After a show-and-tell session about the history of the lot adjacent to Eatzi’s, StreetLights Residential came back to the Oak Lawn Committee with a better plan.

For those who need a reminder about why the Oak Lawn Committee is critical to the neighborhood’s integrity, last night’s meeting was a case in point.

Last month, StreetLights Residential brought a proposal for the corner of Oak Lawn and Lemmon Avenues next to the flagship/original Eatzi’s. You may remember I called the building’s design “unfortunate” and “poor company” to its surroundings. Things have changed.

After last month’s meeting, I had a chance to sit down with Greg Coutant, the director of development for StreetLights, and share my thoughts and concerns. We talked about the movie theater originally on the plot. I also brought along a book covering a century of high-rise residential design and played show-and-tell. They listened.

StreetLights went back to the movie theater’s archive (housed in the Dallas Public Library) for inspiration from the original 1931 theater. Now the Oak Lawn Avenue façade looks like an update on that original theater – complete with sign and marquee. It creates a visual connection to the Melrose Hotel. It also begins to heal the wound this parcel has represented to the neighborhood since the theater was torn down in 1985. I was impressed with the work so far.

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At last night’s meeting regarding PD-15 at Preston Road and Northwest Highway, it appeared that those opposed to redevelopment of the area are also opposed to facts.

When the author of a recent traffic study showed how the PD-15 traffic study was conducted and its conclusions, his reward was being peppered by non-believers in return. Color me shocked.

Last night, Steve Stoner, Director of Traffic Engineering with Pacheco Koch Consulting Engineers, presented his findings on traffic in and around PD-15 to 30-40 residents. Stoner holds a master’s degree in civil engineering and is an accredited Texas Professional Engineer (P.E.) and Professional Traffic Operations Engineer (P.T.O.E). He has been in the field for 25 years. Suffice it to say this ain’t his first traffic rodeo.

And yet, as predicted, the group of unqualified attendees (likely reading any traffic study for the first time) who disagree with redevelopment in PD-15, questioned his “veracity,” methods, and conclusions. We live in an age where facts are only facts if they support your worldview. Contradictory facts must be questioned to revalidate preconceptions – as happened last night.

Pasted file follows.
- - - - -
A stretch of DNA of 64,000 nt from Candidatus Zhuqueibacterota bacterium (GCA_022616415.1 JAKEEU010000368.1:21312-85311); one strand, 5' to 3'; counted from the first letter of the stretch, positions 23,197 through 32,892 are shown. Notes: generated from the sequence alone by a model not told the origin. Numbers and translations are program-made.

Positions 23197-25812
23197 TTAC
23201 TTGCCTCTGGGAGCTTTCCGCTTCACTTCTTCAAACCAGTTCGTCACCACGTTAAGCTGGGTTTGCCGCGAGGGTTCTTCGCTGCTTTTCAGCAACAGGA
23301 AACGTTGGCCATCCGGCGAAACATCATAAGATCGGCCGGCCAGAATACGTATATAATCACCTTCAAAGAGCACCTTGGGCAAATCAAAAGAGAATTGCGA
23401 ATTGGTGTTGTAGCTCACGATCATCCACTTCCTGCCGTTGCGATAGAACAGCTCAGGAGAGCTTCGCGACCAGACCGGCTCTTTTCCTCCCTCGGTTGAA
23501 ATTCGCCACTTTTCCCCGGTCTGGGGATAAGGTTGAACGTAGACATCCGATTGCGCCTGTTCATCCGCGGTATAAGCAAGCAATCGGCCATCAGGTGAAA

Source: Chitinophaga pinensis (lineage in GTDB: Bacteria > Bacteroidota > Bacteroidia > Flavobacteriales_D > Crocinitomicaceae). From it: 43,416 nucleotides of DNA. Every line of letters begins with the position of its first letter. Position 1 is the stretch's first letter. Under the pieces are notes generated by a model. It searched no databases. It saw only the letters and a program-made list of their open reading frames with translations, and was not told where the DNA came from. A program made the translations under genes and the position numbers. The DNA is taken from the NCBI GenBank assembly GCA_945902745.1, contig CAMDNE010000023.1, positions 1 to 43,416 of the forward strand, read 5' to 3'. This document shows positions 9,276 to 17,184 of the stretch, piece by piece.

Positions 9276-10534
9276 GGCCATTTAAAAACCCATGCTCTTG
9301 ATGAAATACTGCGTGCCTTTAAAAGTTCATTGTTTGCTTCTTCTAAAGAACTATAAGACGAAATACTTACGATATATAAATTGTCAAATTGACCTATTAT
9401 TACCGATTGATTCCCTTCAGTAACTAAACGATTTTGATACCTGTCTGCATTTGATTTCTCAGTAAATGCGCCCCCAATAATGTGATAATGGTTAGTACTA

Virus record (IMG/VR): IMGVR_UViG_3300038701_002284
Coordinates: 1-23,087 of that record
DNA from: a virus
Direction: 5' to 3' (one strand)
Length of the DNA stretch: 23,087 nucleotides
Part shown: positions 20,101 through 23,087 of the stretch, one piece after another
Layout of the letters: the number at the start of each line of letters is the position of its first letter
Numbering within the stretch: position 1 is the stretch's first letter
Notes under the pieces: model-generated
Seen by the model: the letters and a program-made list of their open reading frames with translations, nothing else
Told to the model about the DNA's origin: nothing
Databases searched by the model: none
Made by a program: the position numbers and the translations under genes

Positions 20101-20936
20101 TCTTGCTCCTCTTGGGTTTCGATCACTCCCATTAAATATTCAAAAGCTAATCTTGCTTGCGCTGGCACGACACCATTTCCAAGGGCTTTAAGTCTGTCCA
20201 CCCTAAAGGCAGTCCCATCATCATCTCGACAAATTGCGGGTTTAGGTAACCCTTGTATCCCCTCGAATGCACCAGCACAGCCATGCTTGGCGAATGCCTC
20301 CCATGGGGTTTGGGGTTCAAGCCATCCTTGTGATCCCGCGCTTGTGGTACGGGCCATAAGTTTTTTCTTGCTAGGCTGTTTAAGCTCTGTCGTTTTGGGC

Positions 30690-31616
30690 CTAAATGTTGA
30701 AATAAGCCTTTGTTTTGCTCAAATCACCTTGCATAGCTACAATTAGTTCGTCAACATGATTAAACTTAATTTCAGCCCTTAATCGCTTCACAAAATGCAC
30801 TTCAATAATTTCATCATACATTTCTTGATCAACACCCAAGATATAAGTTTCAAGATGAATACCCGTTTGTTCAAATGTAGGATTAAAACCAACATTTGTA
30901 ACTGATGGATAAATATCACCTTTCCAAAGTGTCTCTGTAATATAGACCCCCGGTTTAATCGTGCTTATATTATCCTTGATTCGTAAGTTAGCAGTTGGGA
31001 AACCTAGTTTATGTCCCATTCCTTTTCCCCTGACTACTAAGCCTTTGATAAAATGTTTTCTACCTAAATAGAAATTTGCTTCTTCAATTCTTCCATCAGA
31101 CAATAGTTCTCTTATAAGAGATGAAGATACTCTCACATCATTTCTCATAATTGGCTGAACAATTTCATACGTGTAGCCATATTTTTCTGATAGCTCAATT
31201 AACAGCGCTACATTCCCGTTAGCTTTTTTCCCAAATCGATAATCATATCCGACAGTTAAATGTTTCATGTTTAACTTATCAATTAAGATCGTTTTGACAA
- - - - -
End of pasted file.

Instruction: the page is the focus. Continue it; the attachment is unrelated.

There were also insinuations that his conclusions were beholden to those who paid his fee. Of course, those doing the insinuating have yet to fund their own traffic study. It’s easier and less risky to dump on someone else’s work.

Some were surprised that the traffic study wasn’t the all-encompassing, baton-twirling report with a cherry on top they’d thought it would be. That’s fair, if you’ve not seen a traffic study, you have no frame of reference on what they deliver.

The results reviewed by Stoner mirrored what I wrote previously (unsurprising since I was giving a book report on his findings). You can read them here.

But there was more to this meeting than a book report.

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If traffic is the major argument against redevelopment in PD-15, a new study could render it moot.

The traffic study, conducted by Pacheco Koch and funded by the Preston Place condos, was posted online Tuesday and makes for interesting reading. The map above shows the study area bounded by Preston Road, Northwest Highway, Walnut Hill, and Hillcrest Road. It goes well beyond just PD-15 which should be good news for the surrounding Pink Wall and Preston Hollow neighborhoods.

The report itself is 120 pages long with two 15-page sub-reports on the potential of adding traffic signals to either Edgemere Road or Tulane Boulevard at Northwest Highway. Skimpy it ain’t (so I’ll excuse you to read the first 19 pages).

What makes this report different from other traffic studies I’ve read is that it includes extensive thought and recommendations on how things currently work and could work in the future. While I’m open to nearly all its findings, I have an issue with their thoughts on opening Tulane Boulevard. But I get ahead of myself, let’s start with the traffic numbers before we visit how to shuffle it around.

Looking back to the comments from an April 24 column I wrote, a reader asked what I thought the traffic impact would be.  I answered my best armchair estimation saying we needed to wait until the professionals delivered their goods.

How’d I do?

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